Rumbidzayi Zinyuke Senior Reporter
The phrase “Zimbabwe is open for business” has been resonating from Zimbabwe’s high offices for a few months now, generating a lot of interest from investors, both local and foreign.
Not only has President Emmerson Mnangagwa made significant strides to set the economy on a recovery trajectory within his first 100 days in office, he has also managed to push his ministers to strive to achieve the same.
For Manicaland province, while the president was declaring Zimbabwe is open for business, Provincial Affairs Minister Monica Mutsvangwa has also been singing the same hymn, albeit with a slight variation.
“Manicaland is open for business” has been her mantra since her own 100 days in office started. Not only has the minister engaged all stakeholders in the province to chart a way towards reviving the province, she has also been actively seeking ways to attract investment into the province.
And this has started yielding the desired results.
On Friday last week, hundreds of stakeholders from the privates sector, the public sector, civic society, academia among many others, converged at Golden Peacock Villa hotel in Mutare to be part of a historical event.
The inaugural Manicaland Investment Opportunity Public Private Partnership Conference, organised by the Chartered Institute of Project Managers Zimbabwe, was aimed at facilitating economic growth and promoting potential investment opportunities in the province.
The interest generated by the event showed that indeed, Manicaland is now open for business. For years, the province, which has great potential to be an economic hub, has lost out on significant opportunities for growth. Despite being home to the best tourist destinations, having an abundance of minerals including gold and diamonds and having the best climatic conditions for most crops that can be exported, the province has remained dormant for decades. Not much progress has been made in terms of reaping the full benefits of the resources that it has. But that might be about to change.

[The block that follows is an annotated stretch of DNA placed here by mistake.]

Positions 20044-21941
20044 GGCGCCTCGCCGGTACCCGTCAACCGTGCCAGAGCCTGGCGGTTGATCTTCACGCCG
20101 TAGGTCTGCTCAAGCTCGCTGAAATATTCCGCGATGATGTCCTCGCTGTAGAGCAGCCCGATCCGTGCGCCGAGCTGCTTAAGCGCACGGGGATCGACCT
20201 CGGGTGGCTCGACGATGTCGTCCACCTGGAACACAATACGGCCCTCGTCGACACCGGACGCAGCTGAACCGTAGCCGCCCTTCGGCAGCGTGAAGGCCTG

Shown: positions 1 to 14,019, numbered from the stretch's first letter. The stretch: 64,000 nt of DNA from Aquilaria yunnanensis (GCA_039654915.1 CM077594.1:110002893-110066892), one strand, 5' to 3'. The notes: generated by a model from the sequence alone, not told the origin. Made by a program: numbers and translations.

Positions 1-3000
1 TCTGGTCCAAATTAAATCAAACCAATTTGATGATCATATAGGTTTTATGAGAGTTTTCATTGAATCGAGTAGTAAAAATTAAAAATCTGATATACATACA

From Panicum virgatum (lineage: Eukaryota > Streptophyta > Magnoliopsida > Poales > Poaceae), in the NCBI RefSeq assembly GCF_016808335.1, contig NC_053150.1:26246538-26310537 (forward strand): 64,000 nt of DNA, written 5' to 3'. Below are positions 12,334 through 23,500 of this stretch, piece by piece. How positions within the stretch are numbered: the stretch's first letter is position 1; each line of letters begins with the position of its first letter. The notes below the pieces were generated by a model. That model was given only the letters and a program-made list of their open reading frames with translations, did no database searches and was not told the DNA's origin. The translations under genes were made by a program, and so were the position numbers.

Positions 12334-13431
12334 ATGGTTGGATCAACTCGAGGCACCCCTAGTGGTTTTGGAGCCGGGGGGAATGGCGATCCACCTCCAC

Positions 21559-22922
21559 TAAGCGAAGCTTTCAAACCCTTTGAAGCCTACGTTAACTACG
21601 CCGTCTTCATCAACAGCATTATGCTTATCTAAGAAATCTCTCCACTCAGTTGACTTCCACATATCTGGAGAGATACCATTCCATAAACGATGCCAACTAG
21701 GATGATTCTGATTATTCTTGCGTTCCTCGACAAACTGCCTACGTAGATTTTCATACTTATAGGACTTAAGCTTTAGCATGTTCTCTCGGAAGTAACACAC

Speaking at the conference last week, Minister Monica Mutsvangwa said Manicaland had the opportunity to rise, like the phoenix, from its ashes.
“As Manicaland we dare not miss this opportunity to fundamentally transform our economy, attract new investment, create jobs and sustainable incomes, revive our industry and improve social service delivery. The Manicaland people have taken responsibility and have been deeply humbled and highly encouraged by much of what the President stands for. His announced values constitute the core of our programme for socio-economic transformation, re-industrialisation and rehabilitation of Manicaland’s economy,” she said.
She reiterated the importance of restoring Mutare as the historical gateway for the central Africa region for Zimbabwe, Botswana, and southern DR Congo.
Mr Emmanuel Charumbira, a South African- based Zimbabwean who is part of the Diaspora Infrastructure Group, said his company had already identified areas they wanted to invest in Manicaland.
The group was awarded the $400 million NRZ recapitalisation tender, which has seen the delivery of the first consignment which consists of 150 wagons, seven locomotives, and seven passenger coaches.